Walmart Chooses to Show Face Rather Than Lose It

 Walmart Chooses to Show Face Rather Than Lose It

The PR Verdict: “C” (Distinctly OK) for Walmart showing face.

Thanksgiving in America is a celebration of abundance, but not so for workers at Walmart. Just before the holiday break, petition group MoveOn.Org released a statement about Walmart  setting up a food drive to feed the hungry on Thanksgiving – not for the homeless or a charity bank but for their own workers.

A long-known fact that minimum wage is not a living wage has received special attention in the past year. McDonald’s employee budget sheet would have been laughable had the need for it not been so dire. Employees of fast food restaurants and retail stores are barely able to pay bills, buy food, clothe their families.

Yesterday, TV news magazine CBS Sunday Morning did a segment on “Fight for 15,” a campaign to raise minimum wage to at least $15 (the federal minimum wage starts at $7.25 and is adjusted at the state level). The report noted that “of all the corporations Sunday Morning reached out to, Walmart was the only one that would provide an interview.” While David Tovar, Walmart’s VP of Communications, was only quoted as saying that they “don’t want people to stay in entry-level jobs very long,” the fact that the demonized company allowed an interview was a bold move indeed.

THE PR VERDICT: “C” (Distinctly OK) to Walmart for showing face toward an ugly accusation.

THE PR TAKEAWAY: Silence is not always golden.”Guilty as charged” is the only conclusion the public can, and will, draw from a corporation that turns down a request for interview. Given the way the Sunday Morning segment was edited whether direct questions weren’t asked or weren’t answered is unclear but Walmart main PR point was made: Walmart creates jobs. Not the entire story, to be sure, but the PR task at hand was to remove the demon mask from the corporation. Keep the good face on and there may be reason for all to give thanks.

McDonald’s Budget Tool Doesn’t Add Up

 McDonalds Budget Tool Doesnt Add Up

THE PR VERDICT: “D” (PR Problematic) for McDonald’s.

An attempt by fast food giant McDonald’s to help employees manage their finances has left a bad taste in workers’ mouths. The burger chain is being grilled this week for a sample budget contained in its brochure “Practical Money Skills,” part of a financial literacy program McDonald’s created with Visa and Wealth Watchers International. The budget suggests that an individual who makes $1,105 a month after taxes – about what a McDonald’s minimum-wage worker brings home – would need a second income of nearly the same amount to pay for basic monthly expenses. And even those expenses are debatable: the budget assumes rent or mortgage of a mere $600, health insurance for $20 a month, and a daily spending goal of $25 from which, presumably, things like gas, food, and child care are all supposed to be drawn.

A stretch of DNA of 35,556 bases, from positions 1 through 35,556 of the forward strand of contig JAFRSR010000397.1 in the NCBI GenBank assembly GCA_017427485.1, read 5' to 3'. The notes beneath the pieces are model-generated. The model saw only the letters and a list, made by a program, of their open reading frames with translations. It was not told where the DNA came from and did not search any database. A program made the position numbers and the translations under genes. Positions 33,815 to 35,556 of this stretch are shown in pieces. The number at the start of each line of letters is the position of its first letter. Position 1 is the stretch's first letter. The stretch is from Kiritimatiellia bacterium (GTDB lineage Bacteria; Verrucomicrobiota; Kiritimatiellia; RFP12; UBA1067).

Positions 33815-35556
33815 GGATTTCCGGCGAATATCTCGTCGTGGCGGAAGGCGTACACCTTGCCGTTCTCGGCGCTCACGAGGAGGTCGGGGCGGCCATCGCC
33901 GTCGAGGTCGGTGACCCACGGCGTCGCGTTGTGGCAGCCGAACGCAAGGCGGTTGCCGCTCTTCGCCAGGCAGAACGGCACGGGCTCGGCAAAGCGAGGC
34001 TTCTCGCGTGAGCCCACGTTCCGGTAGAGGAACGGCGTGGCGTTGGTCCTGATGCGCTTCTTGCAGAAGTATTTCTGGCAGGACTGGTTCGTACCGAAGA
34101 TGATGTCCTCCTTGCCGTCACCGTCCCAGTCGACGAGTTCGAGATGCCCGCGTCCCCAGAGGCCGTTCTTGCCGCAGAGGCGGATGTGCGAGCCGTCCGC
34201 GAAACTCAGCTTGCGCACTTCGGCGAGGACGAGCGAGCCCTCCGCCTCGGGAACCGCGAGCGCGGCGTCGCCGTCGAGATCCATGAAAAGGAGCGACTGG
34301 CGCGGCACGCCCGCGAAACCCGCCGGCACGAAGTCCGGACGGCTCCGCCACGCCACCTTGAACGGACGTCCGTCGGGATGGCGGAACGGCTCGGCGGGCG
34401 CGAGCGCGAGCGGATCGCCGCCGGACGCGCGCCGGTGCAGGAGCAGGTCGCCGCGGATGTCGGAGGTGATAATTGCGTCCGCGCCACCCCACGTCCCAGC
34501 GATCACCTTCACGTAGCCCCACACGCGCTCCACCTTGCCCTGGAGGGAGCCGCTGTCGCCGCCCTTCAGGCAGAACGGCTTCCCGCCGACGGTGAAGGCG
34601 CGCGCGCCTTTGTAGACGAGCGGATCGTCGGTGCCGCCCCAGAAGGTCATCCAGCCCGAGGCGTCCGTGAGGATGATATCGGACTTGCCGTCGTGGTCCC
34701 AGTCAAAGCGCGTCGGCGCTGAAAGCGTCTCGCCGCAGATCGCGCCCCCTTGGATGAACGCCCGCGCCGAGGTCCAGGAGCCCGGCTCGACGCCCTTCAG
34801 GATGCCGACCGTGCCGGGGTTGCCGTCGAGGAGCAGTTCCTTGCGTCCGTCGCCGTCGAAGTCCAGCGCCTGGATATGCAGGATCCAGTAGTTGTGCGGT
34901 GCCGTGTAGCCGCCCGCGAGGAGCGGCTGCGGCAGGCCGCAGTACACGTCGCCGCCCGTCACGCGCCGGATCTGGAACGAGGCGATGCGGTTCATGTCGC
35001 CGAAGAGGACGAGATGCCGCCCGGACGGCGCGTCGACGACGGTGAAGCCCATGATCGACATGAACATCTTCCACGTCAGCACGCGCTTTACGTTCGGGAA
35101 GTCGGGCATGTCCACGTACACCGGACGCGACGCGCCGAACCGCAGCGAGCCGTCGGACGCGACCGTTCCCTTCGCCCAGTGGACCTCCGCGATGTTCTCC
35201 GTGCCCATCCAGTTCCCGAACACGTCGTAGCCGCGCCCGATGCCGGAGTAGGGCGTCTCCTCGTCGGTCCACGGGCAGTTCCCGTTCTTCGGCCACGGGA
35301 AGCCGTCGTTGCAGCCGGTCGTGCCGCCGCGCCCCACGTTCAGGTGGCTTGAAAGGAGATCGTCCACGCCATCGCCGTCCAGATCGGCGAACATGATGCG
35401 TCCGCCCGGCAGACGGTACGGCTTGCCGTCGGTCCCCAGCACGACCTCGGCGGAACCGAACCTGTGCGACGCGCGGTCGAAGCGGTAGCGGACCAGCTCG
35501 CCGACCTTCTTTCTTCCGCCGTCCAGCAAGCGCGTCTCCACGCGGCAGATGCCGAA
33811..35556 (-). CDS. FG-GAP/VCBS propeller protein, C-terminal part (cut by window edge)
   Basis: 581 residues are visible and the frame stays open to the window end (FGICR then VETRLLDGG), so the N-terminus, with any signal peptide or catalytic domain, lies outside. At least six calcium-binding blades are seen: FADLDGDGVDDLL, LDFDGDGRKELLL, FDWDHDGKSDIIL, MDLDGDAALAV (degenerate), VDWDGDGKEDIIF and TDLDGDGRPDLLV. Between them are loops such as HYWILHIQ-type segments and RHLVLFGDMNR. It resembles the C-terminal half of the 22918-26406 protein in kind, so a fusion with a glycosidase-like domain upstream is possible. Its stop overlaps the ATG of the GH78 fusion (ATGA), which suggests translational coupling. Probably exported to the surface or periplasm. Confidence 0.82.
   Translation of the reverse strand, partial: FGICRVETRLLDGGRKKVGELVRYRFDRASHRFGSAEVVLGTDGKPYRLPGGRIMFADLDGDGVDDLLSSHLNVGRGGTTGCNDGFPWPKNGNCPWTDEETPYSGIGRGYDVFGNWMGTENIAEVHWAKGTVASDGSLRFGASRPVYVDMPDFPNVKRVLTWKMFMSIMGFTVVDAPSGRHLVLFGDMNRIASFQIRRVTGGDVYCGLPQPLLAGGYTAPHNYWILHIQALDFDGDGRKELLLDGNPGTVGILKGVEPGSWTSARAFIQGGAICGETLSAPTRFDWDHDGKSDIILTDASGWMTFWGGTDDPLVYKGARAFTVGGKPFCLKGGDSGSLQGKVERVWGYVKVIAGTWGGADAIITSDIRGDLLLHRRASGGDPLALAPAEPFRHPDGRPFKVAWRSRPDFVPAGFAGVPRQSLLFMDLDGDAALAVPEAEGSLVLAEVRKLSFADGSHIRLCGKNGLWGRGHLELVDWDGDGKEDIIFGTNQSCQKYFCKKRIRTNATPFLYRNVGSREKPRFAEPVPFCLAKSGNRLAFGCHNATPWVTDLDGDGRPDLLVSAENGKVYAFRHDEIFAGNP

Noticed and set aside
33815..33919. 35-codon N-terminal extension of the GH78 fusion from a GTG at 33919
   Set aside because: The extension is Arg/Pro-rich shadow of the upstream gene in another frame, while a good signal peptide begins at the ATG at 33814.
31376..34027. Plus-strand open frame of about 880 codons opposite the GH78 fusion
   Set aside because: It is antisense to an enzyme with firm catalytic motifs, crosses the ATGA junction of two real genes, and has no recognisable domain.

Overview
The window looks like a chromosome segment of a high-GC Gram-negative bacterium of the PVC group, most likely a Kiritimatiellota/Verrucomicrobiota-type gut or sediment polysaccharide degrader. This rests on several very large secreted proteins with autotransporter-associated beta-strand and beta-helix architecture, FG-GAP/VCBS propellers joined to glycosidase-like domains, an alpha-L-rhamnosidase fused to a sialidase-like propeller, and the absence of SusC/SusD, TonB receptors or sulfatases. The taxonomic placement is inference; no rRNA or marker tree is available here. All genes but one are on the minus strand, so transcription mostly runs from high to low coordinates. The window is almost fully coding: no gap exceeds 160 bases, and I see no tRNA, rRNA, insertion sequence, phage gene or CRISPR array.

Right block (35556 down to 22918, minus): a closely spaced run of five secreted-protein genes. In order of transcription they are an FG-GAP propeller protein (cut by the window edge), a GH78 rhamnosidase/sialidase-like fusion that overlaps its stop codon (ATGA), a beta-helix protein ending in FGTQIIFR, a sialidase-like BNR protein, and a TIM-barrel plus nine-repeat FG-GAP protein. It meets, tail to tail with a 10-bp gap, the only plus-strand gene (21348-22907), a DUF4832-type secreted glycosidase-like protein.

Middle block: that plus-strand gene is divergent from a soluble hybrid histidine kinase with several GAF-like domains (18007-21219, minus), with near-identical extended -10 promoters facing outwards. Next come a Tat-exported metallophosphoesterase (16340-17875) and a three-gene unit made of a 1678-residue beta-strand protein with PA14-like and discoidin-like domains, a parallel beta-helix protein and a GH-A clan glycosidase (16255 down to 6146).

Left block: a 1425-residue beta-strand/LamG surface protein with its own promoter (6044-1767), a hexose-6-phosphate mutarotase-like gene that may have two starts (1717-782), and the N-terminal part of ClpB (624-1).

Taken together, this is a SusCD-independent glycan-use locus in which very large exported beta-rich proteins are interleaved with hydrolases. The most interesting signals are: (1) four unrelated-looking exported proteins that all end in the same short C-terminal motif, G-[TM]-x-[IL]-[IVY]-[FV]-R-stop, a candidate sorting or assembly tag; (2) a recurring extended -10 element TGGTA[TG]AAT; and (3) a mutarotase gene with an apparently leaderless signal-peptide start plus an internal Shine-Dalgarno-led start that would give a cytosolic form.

The problem is not that the budget isn’t realistic; it’s that it is. McDonald’s inadvertent message to its workforce is, without a second job, you probably can’t survive on what we pay most of you. And that’s exactly what its workers have been saying in protests across the US. The project’s PR folks clumsily compounded the problem, saying it was only a sample budget (so it wasn’t meant to be accurate?) and that the “second job” was a theoretical partner’s wages (quite an assumption, and all the expenses appear to be individualized). McDonald’s also surreptitiously added in $50 in heating costs after the original plan presumed workers in chillier climates would simply shiver through the winter.

THE PR VERDICT: “D” (PR Problematic) for McDonald’s, which is already fighting wage-related battles with employees in several states. This blunder gives workers some fine ammunition.

THE PR TAKEAWAY: All communications are public relations. The line between internal and external communications is effectively gone; all company materials must be looked at with a critical eye for the PR impact they might have. Most large companies have already learned this lesson – some the hard way – but still don’t understand it applies well beyond the company-wide memo from the CEO. As McDonald’s found out, even such well-intentioned projects as a financial planning tool for workers can cause reputational indigestion.

When will the Greeks develop their own propaganda plan?

greece2 When will the Greeks develop their own propaganda plan?

The PR Verdict: “D” for Greece’s political class on selling austerity.

A collective sigh of relief reverberated across financial markets this weekend, as Greece approved its latest round of austerity measures. The measures are tough and include savage cuts in wages, pensions and a radical restructuring of outdated work practices.

While financial markets gave the changes a “thumbs-up” Greeks have given them a resounding “thumbs-down”.  Protestors in the capital have been rioting, with violent clashes reported throughout the country. Greeks are enraged about the level of sacrifice required and are pointing to Germany, the IMF and banks as the chief culprits.

The PR Verdict: “D” for Greece’s political class on selling these measures. It’s time Greece’s political class activated an educative PR plan.

A national campaign is needed where mutual sacrifice and the sharing of burdens are the order of the day. Start by enlisting the support of Greek intellectuals, celebrities and thought leaders to explain and personally describe, the sacrifices they are making for the greater good. For some pointers why not look at previous national propaganda programs that demanded sacrifices of their citizenry? History tells us it has been done before.

How would you convince the Greek population that sacrifice is for the long-term good?  Leave a comment and share your idea.